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Nest guarding by female Agassiz's desert tortoise (Gopherus agassizii) at a wind-energy facility near Palm Springs, California

Southwestern Naturalist

By:
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DOI: 10.1894/0038-4909-58.2.254

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Abstract

We observed behavior consistent with nest-guarding in Agassiz's desert tortoise (Gopherus agassizii) at two nests in a large wind-energy-generation facility near Palm Springs, California, locally known as the Mesa Wind Farm. As researchers approached the nests, female desert tortoises moved to the entrance of their burrows and positioned themselves sideways, directly over their nests. One female stretched her limbs outward and wedged herself into the burrow (her plastron directly above the nest). Guarding of nests is rarely observed in Agassiz's desert tortoise but can occur as a result of attempted predation on eggs by Gila monsters (Heloderma suspectum) or in direct response to the perceived threat posed by researchers. This is the first report of nest-guarding for G. agassizii in the Sonoran Desert ecosystem of California.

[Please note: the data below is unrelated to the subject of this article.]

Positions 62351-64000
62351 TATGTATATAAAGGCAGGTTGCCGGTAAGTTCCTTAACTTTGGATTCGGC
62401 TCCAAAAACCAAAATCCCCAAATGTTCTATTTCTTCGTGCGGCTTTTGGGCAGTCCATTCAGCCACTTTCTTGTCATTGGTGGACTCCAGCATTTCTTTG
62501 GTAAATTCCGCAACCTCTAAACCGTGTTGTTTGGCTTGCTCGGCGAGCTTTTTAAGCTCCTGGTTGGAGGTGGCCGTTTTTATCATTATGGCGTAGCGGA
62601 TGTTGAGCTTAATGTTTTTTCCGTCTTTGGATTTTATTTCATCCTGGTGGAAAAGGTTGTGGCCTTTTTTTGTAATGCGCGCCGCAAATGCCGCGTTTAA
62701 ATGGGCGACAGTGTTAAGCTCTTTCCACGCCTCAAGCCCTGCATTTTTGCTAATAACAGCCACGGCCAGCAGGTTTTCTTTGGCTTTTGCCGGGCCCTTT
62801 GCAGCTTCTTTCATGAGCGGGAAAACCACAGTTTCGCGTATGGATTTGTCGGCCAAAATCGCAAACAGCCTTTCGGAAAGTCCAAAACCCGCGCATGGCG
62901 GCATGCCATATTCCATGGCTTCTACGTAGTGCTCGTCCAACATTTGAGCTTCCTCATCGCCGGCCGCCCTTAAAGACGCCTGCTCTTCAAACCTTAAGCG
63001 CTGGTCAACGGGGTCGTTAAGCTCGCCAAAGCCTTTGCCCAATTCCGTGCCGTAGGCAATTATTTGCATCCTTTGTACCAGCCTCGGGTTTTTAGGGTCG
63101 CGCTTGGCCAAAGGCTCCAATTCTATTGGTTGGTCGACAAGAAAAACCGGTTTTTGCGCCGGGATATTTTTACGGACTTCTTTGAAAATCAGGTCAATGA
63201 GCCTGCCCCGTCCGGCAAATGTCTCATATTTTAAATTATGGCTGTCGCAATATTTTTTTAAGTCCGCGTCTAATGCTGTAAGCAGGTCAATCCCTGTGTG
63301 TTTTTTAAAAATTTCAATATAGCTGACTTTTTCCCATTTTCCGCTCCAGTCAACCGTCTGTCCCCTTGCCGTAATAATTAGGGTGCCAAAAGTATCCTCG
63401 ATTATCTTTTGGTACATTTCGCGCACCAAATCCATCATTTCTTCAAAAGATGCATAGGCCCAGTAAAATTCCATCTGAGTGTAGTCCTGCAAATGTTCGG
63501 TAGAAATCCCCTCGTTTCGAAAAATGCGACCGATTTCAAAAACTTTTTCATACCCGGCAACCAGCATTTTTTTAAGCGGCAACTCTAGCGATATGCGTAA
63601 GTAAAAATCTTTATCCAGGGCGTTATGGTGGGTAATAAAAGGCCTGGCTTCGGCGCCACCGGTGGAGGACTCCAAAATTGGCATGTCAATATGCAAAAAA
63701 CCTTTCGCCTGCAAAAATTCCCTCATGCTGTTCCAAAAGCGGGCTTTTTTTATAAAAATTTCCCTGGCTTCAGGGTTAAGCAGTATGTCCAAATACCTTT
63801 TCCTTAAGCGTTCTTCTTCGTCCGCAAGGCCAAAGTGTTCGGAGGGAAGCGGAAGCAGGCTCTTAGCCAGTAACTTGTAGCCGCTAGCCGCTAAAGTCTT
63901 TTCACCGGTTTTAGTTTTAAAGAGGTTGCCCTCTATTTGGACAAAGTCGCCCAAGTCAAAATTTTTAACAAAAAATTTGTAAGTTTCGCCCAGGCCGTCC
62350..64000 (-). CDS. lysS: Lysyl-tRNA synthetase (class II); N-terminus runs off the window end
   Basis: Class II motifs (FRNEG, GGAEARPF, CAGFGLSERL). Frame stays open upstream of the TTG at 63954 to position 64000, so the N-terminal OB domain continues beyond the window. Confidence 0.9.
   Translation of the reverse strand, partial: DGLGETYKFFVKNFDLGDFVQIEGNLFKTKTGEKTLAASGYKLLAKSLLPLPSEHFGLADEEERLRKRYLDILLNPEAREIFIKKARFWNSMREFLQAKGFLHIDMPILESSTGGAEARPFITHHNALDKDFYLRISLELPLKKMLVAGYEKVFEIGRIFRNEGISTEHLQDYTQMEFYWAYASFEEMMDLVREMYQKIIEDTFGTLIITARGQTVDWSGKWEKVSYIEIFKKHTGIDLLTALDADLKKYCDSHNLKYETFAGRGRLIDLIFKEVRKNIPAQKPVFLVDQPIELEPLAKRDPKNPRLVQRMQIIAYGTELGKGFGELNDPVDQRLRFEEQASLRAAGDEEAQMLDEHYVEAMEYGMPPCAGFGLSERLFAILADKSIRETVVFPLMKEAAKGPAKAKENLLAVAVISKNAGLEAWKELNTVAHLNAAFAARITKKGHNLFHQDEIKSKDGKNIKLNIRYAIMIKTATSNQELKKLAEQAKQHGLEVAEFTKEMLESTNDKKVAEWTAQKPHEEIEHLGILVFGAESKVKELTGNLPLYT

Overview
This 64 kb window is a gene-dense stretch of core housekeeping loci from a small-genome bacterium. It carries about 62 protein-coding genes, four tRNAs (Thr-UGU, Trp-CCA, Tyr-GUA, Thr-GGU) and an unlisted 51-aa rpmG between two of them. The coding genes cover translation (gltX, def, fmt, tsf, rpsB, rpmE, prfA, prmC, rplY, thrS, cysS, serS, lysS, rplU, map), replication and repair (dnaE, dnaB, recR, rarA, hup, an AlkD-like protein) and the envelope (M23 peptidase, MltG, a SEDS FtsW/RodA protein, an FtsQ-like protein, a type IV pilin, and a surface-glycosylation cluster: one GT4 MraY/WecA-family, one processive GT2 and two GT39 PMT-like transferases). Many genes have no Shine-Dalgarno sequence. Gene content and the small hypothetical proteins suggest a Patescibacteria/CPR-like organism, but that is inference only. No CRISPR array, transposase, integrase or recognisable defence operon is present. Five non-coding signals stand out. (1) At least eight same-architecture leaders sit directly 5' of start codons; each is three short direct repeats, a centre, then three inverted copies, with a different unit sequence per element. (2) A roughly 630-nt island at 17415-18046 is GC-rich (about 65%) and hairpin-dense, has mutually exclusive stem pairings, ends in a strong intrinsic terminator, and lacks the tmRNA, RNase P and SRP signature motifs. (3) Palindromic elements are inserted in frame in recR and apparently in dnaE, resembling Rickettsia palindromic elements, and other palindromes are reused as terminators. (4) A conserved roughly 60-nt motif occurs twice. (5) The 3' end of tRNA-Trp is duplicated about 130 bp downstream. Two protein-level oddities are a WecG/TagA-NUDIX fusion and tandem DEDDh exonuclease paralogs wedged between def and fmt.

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Additional Publication Details

Publication type:
Article
Publication Subtype:
Journal Article
Title:
Nest guarding by female Agassiz's desert tortoise (Gopherus agassizii) at a wind-energy facility near Palm Springs, California
Series title:
Southwestern Naturalist
DOI:
10.1894/0038-4909-58.2.254
Volume
58
Issue:
2
Year Published:
2013
Language:
English
Publisher:
Southwestern Association of Naturalists
Contributing office(s):
Southwest Biological Science Center
Description:
4 p.
Larger Work Type:
Article
Larger Work Subtype:
Journal Article
First page:
254
Last page:
257
Country:
United States
State:
California
City:
Palm Springs